- Hormone therapy: If your cancer is hormone receptor-positive, then you may also take drugs that stop the hormone estrogen from attaching to the cancer cells. There are two main types:
- Clinical trial: Ask your doctor if a clinical trial is a good option for you. These are studies that test treatments that aren’t yet available to everyone to see how well they work and how safe they are. There are pros and cons -- you’ll get regular medical care, and you might get an effective new treatment; but you could also be part of the group that gets a placebo -- no treatment at all. Or the treatment you get could have unpleasant side effects or just not work for you.
Taking Care of Yourself
Having breast cancer can be overwhelming. Remember, though: You're in control of your treatment decisions and how you live your life.
These tips can help you stay healthy while you get treatment:
- Get the support you need, whether it's information about breast cancer, talking with someone, or practical help with daily tasks. It can all make a huge difference in how you feel. Listen to your body. Exercise can help you feel better, but only when you're up for it.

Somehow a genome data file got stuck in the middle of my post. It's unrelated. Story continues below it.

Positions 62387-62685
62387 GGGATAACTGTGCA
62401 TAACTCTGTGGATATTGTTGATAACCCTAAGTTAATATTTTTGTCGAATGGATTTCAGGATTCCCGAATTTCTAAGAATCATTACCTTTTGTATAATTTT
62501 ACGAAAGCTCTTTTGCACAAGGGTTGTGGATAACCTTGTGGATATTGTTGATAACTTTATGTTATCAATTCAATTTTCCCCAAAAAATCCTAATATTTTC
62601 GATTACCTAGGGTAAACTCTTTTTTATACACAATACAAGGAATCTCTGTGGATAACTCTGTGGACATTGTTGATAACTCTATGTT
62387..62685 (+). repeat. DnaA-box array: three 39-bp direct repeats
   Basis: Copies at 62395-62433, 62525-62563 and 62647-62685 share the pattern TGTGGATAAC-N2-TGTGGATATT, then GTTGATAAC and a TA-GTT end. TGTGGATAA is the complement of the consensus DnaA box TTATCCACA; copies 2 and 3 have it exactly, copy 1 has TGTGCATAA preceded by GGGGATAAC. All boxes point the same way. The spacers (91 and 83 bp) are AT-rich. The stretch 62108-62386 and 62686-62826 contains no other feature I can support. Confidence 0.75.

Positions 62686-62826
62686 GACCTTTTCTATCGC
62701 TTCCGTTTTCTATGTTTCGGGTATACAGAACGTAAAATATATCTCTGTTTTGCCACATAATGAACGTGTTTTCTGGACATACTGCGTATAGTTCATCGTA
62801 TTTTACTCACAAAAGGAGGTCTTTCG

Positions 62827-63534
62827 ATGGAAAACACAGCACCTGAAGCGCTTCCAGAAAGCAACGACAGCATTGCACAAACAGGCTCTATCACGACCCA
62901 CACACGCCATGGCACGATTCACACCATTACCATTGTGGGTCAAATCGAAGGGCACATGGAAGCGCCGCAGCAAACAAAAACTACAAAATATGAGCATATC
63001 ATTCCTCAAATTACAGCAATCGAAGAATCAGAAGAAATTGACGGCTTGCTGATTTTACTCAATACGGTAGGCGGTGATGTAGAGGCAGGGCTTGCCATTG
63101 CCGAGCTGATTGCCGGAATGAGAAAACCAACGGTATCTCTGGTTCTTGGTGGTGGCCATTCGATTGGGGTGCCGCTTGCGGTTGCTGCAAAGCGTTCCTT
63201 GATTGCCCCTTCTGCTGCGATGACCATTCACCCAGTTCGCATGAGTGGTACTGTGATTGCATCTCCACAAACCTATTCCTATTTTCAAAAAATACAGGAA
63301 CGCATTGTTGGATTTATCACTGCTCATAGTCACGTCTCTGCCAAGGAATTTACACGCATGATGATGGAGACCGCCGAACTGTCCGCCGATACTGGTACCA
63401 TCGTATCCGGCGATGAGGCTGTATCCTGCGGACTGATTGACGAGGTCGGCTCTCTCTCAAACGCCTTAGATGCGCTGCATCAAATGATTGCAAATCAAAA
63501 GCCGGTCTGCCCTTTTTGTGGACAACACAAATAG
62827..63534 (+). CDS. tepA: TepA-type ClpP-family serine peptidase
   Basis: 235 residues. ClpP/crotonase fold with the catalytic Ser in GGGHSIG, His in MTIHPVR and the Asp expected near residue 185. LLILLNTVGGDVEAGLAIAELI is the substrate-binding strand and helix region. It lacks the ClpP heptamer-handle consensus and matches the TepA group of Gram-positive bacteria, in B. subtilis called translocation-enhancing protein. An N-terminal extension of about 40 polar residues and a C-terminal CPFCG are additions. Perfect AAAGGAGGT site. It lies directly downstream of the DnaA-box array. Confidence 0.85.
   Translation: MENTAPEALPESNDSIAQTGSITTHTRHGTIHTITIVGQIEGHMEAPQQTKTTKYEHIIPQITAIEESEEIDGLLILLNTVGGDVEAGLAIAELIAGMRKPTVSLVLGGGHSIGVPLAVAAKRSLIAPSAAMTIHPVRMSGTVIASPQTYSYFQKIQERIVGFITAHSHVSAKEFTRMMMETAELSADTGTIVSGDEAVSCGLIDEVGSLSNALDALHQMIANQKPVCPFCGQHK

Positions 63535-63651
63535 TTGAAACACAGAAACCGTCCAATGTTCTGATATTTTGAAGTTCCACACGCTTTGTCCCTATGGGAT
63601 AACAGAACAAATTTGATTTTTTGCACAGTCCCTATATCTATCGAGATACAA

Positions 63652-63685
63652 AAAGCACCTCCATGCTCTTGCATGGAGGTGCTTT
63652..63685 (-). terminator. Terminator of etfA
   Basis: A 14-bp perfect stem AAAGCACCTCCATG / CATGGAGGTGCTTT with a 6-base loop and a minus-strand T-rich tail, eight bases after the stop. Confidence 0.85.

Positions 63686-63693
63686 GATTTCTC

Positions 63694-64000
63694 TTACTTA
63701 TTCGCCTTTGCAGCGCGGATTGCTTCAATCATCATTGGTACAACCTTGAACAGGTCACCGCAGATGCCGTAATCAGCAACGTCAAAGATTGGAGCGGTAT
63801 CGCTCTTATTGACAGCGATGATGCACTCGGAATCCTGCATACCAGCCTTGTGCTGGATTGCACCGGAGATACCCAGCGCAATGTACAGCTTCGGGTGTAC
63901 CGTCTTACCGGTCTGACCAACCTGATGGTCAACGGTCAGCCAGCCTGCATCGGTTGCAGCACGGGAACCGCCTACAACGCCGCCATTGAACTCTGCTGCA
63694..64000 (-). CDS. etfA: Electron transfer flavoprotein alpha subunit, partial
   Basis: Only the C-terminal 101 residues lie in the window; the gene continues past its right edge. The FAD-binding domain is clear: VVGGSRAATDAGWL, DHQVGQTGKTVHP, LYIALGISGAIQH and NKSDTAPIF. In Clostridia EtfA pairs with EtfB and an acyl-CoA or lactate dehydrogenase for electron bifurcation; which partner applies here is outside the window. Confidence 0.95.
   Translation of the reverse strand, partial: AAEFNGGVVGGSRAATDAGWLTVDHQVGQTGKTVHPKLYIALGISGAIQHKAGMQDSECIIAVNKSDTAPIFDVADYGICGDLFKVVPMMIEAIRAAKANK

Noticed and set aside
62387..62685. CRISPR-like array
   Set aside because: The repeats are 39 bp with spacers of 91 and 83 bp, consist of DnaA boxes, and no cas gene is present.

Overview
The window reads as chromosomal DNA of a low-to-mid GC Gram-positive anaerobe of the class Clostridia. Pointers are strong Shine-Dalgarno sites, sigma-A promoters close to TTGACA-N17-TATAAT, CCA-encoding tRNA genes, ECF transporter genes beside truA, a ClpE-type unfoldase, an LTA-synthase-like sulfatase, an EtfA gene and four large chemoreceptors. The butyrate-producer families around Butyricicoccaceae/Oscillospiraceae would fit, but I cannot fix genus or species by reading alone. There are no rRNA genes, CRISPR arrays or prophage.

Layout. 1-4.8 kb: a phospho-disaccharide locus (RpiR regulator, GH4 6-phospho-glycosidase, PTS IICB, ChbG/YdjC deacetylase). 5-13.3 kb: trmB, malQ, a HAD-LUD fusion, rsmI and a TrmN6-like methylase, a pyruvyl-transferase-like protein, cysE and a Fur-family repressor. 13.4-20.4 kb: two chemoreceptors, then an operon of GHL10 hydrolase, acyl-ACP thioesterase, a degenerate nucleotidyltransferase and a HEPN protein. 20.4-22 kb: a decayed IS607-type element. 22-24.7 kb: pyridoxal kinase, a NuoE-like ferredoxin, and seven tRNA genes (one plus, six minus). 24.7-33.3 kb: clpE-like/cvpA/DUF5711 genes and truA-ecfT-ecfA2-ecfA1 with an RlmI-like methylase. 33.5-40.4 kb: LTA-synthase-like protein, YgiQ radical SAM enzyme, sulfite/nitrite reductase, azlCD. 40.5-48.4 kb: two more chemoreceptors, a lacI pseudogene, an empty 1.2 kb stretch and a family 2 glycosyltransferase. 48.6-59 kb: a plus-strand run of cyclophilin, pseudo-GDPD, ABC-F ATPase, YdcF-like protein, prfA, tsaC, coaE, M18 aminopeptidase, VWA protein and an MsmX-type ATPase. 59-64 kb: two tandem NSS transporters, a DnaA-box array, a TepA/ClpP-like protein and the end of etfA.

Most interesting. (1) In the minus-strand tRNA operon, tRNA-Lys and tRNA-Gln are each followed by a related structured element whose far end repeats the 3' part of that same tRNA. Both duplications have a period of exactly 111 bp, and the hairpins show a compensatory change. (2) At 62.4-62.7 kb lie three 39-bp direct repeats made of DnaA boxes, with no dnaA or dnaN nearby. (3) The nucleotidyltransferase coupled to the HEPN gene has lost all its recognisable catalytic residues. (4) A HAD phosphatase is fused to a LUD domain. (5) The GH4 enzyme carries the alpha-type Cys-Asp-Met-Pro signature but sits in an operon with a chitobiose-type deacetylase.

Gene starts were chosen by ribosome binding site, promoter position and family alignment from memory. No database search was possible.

- Stay nourished. If you don’t have much of an appetite, eat smaller meals every few hours, rather than three big meals.
Prognosis for HER2-Positive Breast Cancer
About 80% of breast cancers in the U.S. are what doctors call infiltrating. This means they break through the walls of the glands or ducts where they start and grow into surrounding breast tissue. Of those cancers, around 20% are HER2-positive.
Many women do well with targeted treatments. Breast cancer of any kind is easier to treat when it’s diagnosed early. If your disease spreads or comes back, there are still ways to treat it.
The outlook for this type of cancer depends on things like the treatment you get and the stage of your cancer. But new treatments like chemotherapy plus trastuzumab have boosted survival rates:
- 7-year disease-free: Around 93%
- 10-year disease-free: About 70%-75%
- Overall: 80%-85%
Where To Get Support
The American Cancer Society is a good starting place to find the support you and your family may need throughout your treatment and afterward.
You may want to join a support group. That’s a good way to meet people who know what you're going through, because they’ve been through it, too.
Let your family and friends know how you're feeling. Tell them what they can do to help you. They may want to help but don’t know what to do.
Also, consider talking with a counselor. That could help you handle the emotions that can come with having cancer.